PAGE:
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Don't let a deadline crunch your creativity: Get inspired by silhouettes!

Added on Sunday 22nd of June 2008 07:21 am EST
Adobe Photoshop CS/CS2/CS3
Operating Systems:
Microsoft Windows, Macintosh

Many of us can’t afford the luxury of time when our bosses demand spontaneous creativity. Whether you’re one to panic—or soar artistically—while under a deadline crunch to produce an artistic masterpiece, you can relax! We’ll show you how to push a silhouette’s potential to maximize your time and creativity, and still meet your deadline!


When you think of a silhouette, you may envision cut-paper art, wrought-iron farm animals, or trendy iTunes advertisements. But what you might not realize is how easy it is to make silhouette art using Photoshop and how much of a punch you can pack into your designs when you incorporate silhouettes, as demonstrated in Figure A. So before you waste hours trying to come up with something new, let’s explore the many different ways you can vary up silhouettes for dynamic art that’s sure to please.


Silhouette history
Silhouette art rose to popularity in the early 1700s because of a Frenchman named Etienne de Silhouette. Early silhouettes were primarily portrait silhouettes, where artists would paint with watercolor paints, Indian ink, or black soot, on canvases of paper, glass, plaster, or ivory. Cut-paper silhouettes became more popular in the 19th century as black paper became more readily available.
              A silhouette is essentially an object’s outline filled in with a solid color, most notably black. However, in Photoshop, you can and should take artistic license to make your silhouette appeal to you and your client.

Silhouette basics
Because the primary silhouette element is the object’s outline, you need to determine the subject to silhouette, and then get to work with your favorite selection method to isolate the shape. The good news: While crisp and tidy selections are always welcome, you don’t necessarily have to make a perfect selection! You’ll be colorizing your silhouette so no need to worry that your imperfect selection will display a fringed edge.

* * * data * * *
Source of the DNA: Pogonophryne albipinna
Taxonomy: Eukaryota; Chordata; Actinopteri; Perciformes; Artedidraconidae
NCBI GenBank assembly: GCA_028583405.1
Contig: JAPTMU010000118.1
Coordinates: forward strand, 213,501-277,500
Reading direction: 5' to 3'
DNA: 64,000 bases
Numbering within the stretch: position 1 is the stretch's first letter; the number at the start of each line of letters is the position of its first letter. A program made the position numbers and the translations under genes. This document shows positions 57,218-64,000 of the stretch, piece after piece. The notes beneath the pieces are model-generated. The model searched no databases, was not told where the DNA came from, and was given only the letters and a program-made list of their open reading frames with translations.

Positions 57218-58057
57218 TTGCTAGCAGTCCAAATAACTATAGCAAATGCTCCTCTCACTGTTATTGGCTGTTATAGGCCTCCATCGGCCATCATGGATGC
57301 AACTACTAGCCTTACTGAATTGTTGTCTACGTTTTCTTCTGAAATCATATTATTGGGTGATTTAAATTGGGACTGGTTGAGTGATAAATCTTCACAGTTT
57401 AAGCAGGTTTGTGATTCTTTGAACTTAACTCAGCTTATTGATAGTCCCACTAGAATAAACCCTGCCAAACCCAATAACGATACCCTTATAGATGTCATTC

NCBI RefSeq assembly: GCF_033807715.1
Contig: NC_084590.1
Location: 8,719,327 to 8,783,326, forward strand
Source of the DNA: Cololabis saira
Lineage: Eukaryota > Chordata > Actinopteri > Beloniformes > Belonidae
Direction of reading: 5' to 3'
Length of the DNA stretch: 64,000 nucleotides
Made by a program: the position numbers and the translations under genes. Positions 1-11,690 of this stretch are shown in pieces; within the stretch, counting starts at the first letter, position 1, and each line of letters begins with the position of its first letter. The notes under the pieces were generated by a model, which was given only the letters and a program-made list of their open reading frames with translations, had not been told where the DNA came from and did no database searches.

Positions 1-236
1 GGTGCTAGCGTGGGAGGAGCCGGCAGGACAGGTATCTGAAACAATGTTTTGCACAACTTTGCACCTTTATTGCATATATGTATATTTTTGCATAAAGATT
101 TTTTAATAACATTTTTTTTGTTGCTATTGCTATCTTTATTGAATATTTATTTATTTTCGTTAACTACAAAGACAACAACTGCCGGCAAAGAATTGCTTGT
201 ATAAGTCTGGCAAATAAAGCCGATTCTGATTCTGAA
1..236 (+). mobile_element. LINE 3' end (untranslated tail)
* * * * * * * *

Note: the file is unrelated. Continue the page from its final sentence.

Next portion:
If you’re using stock art, sometimes you’re lucky enough to find art that someone else has already created a clipping path for. Painting in a selection in Quick Mask Mode is one easy way to isolate an object, but every image is different and will require a different selection method.

Tip: For tips on how to choose the best selection method for your image, see our companion article “Make a better—and easier—selection when you use the right method” in this issue of Inside Photoshop.

Make a silhouette
We’ll walk you through the steps to create the simple, yet effective popcorn silhouette, displayed in the coupon shown in Figure B. To follow along, download the file from the URL given at the beginning of this article and extract the file popcorn.psd. (Images provided by PhotoSpin. Some images modified for educational purposes.) Then, launch Photoshop and open the file, shown in Figure C.



This stock art image already has a clipping path,...


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